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NIV Cultural Backgrounds Study Bible (Walton & Keener)

Craig S. Keener and John H. Walton, ed. NIV Cultural Backgrounds Study Bible: Bringing to Life the Ancient World of Scripture. Grand Rapids, MI: Zondervan Academic, 2016. 2400 pp. $49.99.

CBSBProlific OT scholar Dr. John Walton and NT scholar Dr. Craig Keener have teamed up to bring us a new study Bible that illuminates the cultural, historical, and literary context of the Scriptures. Not only are Walton and Keener experts in OT and NT studies, respectively, but they are especially known for their research in backgrounds (as can be seen, for example, in the two-volume IVP Bible Background Commentary they edited). With the NIV Cultural Backgrounds Study Bible, the kind of information that could previously only be found in massive dictionaries/encyclopedias or specialized monographs has been made accessible to the person in the pew in a stunning study Bible that uses the most popular and trusted modern translation.

While this study Bible contains many of the elements shared by most study Bibles (e.g. book introductions, maps, charts, photographs, study notes, etc.), here everything is distinctly focused on context and background (social, political, cultural, historical, literary). For example, at the beginning there is a chart that provides explanation and select key verses of key Hebrew words that have no exact equivalent in English and an article explicating major background issues from the ancient Near East. Before the New Testament text there’s a section on “Key New Testament Terms” that clarifies cultural concepts behind key terms. In this section not only terms in the NT itself are defined (e.g. Christ, law, Satan, etc.) but also terms from the Jewish (e.g. Dead Sea Scrolls, Qumran community, Maccabees, etc.) and Greco-Roman backgrounds of the NT (e.g. client, Cynic, etc.).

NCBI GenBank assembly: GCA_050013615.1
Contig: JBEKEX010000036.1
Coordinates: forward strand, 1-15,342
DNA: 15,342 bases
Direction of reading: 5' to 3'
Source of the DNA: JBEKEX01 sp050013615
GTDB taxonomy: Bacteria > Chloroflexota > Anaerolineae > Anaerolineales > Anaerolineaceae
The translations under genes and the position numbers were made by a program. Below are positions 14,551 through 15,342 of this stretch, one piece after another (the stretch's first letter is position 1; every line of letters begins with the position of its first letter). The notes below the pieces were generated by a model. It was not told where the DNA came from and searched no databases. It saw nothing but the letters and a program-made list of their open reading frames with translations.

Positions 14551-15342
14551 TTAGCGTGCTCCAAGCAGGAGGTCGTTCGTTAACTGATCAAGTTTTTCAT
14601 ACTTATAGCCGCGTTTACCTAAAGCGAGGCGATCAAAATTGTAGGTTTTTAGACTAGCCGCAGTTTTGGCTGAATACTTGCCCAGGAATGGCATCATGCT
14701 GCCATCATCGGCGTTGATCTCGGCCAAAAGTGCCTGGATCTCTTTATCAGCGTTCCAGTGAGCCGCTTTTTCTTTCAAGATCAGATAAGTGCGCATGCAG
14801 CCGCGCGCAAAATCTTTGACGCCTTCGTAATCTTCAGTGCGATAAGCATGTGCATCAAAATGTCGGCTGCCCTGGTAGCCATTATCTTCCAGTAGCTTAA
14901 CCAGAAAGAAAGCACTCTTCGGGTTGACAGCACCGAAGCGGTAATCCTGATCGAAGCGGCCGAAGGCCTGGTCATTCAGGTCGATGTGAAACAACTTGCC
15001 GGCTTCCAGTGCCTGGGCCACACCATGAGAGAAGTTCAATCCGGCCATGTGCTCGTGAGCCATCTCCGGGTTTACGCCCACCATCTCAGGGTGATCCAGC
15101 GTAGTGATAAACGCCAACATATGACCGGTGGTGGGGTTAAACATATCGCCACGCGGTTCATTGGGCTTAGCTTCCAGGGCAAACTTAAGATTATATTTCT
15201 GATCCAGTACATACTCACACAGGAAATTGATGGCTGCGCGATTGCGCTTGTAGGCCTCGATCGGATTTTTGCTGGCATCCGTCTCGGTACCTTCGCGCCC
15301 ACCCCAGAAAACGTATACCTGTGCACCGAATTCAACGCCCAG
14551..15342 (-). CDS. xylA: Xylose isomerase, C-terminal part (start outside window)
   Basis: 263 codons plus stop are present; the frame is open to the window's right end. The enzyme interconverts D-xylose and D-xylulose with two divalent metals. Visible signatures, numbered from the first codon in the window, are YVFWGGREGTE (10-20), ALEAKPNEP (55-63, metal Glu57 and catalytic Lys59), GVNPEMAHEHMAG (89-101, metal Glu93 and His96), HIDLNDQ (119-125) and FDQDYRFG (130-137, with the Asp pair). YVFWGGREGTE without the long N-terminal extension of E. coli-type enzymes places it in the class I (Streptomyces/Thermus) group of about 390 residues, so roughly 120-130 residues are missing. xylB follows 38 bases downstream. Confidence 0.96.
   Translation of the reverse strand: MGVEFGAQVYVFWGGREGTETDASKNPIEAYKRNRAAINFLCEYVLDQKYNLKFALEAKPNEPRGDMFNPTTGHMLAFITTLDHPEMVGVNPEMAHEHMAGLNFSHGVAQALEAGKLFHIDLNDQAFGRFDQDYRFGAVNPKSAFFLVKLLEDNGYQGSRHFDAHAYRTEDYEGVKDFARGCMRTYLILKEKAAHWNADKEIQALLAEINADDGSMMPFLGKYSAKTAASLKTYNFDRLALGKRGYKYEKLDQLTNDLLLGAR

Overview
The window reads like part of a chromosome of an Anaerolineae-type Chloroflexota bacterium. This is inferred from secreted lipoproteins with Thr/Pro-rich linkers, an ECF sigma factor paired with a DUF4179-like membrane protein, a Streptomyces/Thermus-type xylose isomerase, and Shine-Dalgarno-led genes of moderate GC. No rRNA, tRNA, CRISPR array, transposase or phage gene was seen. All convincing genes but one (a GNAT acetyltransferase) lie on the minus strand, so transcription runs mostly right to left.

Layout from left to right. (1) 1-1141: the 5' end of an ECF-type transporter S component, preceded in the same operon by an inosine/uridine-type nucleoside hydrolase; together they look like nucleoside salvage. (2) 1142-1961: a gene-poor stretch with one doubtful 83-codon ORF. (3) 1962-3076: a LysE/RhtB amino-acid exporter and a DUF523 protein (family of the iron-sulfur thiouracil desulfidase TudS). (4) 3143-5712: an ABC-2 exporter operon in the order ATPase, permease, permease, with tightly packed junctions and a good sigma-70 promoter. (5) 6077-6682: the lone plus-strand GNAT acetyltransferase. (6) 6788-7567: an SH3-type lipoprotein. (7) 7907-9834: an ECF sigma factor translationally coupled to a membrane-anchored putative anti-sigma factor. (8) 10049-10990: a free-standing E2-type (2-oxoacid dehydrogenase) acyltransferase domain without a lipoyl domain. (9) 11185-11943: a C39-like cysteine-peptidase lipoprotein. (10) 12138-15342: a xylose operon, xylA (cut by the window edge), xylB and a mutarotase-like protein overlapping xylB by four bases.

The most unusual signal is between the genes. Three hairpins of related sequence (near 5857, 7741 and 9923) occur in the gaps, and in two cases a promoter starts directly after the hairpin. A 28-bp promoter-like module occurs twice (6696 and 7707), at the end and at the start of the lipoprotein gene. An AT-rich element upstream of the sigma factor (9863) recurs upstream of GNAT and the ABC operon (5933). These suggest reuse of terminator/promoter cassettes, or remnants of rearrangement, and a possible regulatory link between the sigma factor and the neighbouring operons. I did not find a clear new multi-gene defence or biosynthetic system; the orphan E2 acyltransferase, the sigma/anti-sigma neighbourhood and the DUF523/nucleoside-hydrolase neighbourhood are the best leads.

For the purpose of this review I read all the notes in the Gospel of Luke and will highlight the features and a few notable insights. First of all, a brief two-page introduction briefly addresses genre, authorship, provenance, and date. There are charts that detail Mary’s allusions to Hannah’s Song, compare Caesar and Christ, present the parables of Jesus across the Synoptic Gospels, and display the resurrection appearances across the four Gospels, Acts, and 1 Corinthians. There’s also an image and description of the Capernaum Synagogue, a brief description of disease and medicine in the ancient world, and a two-page spread on “Qumran and the New Testament.”

Some interesting background insights include the note for 6:29c-d (“If someone takes your coat, do not withhold your shirt from them”), where we are told that the coat is “[t]he one possession that a creditor could not legally seize from a debtor” (1755), and the note for 9:60 (where Jesus responded to a man who asked to bury his father before following Jesus, “Let the dead bury their own dead, but you go and proclaim the kingdom of God”) tells us that “burying one’s father was one of society’s greatest obligations” (1766). Both of these background notes give us deeper insight into what Jesus is saying about discipleship. The note at 18:25 debunks the commonly preached erroneous insight that there was a gate in first century Jerusalem called “Needle’s Eye” (saying this drastically lessens the force of the point Jesus was making). Regarding the tearing of the temple in 23:45, in addition to the commonly preached insight about the tearing of the curtain perhaps signifying new access to the Holy Place we are told that it “probably implies the departure of God’s presence from the temple, prefiguring its destruction” (1797-98).